Is the scope of a design patent determined by the figures alone? Two recent Federal Circuit decisions highlight that the words describing the article of manufacture in the title and claims can indeed limit the scope and enforceability of a design patent. In particular, the title and claims of the design patent contain important information that provide a more accurate and predictable notice of what is and is not protected by the design patent. Thus, the title and the claims of a design patent are particularly relevant to the scope of the patent—both for procurement and enforcement.
Oshkosh Corporation has run through a $6.7 billion contract to produce the first 17,000 Joint Light Tactical Vehicles (JLTVs) in a Department of Defense (DOD) program that could produce 55,000 vehicles for the Army and Marines. Oshkosh won the low-rate initial production (LRIP) contract in 2015 to be the sole manufacturer of JLTVs by submitting an original, technologically superior design in a litigated competition with other, arguably, more dominant players in the defense market. Bids for the contract to produce the next tranche of over 15,000 vehicles are due later this year. Competitors for the $7.3 billion recompete contract, including GM Defense, AM General and Navistar, will have access to the proprietary design of the JLTV that Oshkosh used to win the LRIP contract. The U.S. Government has made available to interested bidders a Technical Data Package (TDP) covering the JLTV after purchasing an option in 2016. Oshkosh, however, maintains an intellectual property (IP) portfolio that could counter the sale of the TDP.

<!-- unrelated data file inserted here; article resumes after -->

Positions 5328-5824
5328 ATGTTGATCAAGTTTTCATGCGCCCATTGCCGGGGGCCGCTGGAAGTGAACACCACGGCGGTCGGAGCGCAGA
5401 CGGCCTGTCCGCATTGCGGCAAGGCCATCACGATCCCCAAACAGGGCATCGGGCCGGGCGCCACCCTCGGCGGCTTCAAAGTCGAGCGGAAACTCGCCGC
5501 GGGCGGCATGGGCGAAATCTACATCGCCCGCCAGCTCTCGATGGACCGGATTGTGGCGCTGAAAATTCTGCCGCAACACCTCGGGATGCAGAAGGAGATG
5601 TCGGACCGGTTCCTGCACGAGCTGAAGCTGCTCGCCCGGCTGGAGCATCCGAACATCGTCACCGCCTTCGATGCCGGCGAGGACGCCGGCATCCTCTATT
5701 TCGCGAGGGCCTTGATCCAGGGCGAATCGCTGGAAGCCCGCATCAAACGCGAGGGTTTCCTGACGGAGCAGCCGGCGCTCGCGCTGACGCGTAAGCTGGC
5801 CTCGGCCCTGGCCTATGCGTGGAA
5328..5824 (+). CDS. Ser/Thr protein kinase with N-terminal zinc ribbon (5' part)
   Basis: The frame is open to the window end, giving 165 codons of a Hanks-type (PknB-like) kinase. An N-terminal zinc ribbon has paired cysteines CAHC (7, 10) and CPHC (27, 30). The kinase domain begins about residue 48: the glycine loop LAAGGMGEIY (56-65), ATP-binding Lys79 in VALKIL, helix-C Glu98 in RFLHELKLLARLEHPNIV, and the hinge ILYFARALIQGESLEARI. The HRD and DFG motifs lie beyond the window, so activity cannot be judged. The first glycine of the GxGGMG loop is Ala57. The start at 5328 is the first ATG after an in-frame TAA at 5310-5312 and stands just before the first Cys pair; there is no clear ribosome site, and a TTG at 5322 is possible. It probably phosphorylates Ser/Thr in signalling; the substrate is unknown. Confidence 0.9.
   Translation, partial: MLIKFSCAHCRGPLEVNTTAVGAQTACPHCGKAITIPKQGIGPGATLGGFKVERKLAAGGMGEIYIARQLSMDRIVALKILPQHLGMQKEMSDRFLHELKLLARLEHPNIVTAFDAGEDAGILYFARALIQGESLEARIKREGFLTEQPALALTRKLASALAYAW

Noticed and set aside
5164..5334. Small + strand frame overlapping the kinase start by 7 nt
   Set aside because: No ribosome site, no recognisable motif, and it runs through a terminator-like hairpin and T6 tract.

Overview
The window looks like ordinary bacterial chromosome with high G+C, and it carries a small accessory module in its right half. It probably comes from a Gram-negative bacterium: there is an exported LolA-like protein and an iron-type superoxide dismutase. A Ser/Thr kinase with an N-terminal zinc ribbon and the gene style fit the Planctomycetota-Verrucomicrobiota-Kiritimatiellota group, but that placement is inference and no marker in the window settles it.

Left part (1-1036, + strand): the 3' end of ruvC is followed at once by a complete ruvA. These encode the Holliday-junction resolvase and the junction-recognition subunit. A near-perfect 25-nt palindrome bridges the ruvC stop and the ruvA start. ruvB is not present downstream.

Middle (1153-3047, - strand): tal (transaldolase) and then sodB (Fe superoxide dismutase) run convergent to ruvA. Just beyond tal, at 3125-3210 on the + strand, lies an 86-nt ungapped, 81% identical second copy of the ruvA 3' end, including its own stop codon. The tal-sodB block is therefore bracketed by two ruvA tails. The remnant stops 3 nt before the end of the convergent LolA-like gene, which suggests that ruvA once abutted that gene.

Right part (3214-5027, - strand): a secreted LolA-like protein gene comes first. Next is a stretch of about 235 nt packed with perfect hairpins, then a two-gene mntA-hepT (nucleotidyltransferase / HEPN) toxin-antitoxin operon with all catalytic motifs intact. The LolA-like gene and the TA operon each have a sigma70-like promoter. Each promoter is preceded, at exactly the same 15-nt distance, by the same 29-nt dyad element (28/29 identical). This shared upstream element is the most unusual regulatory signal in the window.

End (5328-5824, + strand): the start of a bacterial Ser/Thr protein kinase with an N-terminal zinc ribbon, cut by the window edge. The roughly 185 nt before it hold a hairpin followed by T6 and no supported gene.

Last week, the Federal Circuit Court reversed the Patent Trial and Appeal Board decision in In re Surgisil, L.L.P., overturning the Board’s ruling that a design for a rolled-paper art tool for blending anticipated Surgisil’s (Applicant) claimed lip implant. In re Surgisil, L.L.P., No. 2020-1940, 2021 WL 4515275 (Fed. Cir. Oct. 4, 2021). Although the “stump” art tool cited as prior art in Surgisil resembled Applicant’s lip implant (see below), the Federal Circuit found that Applicant’s “claim is limited to lip implants and does not cover other articles of manufacture.” From this finding, the Surgisil court appears to extrapolate a symmetry by which a design for an artist’s stump is both ineligible for citation against Applicant’s lip implant in patent prosecution and also not covered in a putative enforcement of Applicant’s design.
The U.S. Court of Appeals for the Federal Circuit yesterday reversed the Patent Trial and Appeal Board’s (PTAB’s) finding that Campbell Soup Company, Campbell Sales Company, and Trinity Manufacturing, LLC did not demonstrate the claimed designs of Gamon, Inc.’s design patents would have been obvious over the prior art. The CAFC held that the designs were obvious because Gamon did not prove a nexus between commercial success and the claims, and because the evidence of Trinity’s copying did not overcome the strong evidence of obviousness provided by the prior art.